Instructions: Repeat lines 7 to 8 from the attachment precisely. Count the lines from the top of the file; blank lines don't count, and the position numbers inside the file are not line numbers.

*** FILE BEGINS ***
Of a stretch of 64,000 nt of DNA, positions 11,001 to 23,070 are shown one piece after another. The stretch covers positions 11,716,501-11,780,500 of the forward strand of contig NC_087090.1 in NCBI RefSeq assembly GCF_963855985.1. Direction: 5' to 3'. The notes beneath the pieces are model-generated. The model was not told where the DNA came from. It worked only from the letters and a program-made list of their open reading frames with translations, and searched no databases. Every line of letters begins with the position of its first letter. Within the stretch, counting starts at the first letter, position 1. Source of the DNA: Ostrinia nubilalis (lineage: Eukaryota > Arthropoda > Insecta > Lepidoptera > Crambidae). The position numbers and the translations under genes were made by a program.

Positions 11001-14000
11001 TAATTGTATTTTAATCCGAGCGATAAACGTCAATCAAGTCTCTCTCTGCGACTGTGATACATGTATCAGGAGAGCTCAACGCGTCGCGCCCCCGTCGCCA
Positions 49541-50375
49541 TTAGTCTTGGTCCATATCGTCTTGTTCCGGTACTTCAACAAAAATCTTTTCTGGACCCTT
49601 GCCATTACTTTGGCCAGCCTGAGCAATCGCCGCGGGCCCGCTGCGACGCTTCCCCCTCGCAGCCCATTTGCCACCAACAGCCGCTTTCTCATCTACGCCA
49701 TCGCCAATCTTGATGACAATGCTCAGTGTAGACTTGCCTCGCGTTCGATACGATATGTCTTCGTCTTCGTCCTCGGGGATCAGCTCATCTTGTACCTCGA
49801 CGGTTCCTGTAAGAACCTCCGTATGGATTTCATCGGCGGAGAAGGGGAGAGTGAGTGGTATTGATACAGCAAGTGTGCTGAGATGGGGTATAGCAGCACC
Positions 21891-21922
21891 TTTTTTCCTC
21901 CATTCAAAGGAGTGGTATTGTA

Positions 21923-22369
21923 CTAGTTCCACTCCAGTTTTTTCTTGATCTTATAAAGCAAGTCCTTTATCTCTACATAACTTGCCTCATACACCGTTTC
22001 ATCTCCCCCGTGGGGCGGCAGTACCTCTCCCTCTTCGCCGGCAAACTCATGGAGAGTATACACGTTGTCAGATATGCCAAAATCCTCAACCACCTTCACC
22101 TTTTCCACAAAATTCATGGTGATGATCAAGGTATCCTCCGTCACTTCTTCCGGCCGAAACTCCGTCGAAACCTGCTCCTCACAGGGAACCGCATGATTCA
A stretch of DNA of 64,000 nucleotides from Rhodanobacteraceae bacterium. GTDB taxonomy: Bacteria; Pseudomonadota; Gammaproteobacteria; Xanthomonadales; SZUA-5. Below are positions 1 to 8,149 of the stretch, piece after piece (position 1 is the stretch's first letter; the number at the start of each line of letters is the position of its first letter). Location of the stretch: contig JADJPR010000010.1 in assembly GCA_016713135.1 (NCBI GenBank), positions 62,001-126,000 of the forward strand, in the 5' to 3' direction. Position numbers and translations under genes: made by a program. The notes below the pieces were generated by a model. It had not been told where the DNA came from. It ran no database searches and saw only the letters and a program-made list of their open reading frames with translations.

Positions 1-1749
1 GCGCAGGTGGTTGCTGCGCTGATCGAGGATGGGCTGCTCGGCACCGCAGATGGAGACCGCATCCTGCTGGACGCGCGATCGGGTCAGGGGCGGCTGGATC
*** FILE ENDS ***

49701 TCGCCAATCTTGATGACAATGCTCAGTGTAGACTTGCCTCGCGTTCGATACGATATGTCTTCGTCTTCGTCCTCGGGGATCAGCTCATCTTGTACCTCGA
49801 CGGTTCCTGTAAGAACCTCCGTATGGATTTCATCGGCGGAGAAGGGGAGAGTGAGTGGTATTGATACAGCAAGTGTGCTGAGATGGGGTATAGCAGCACC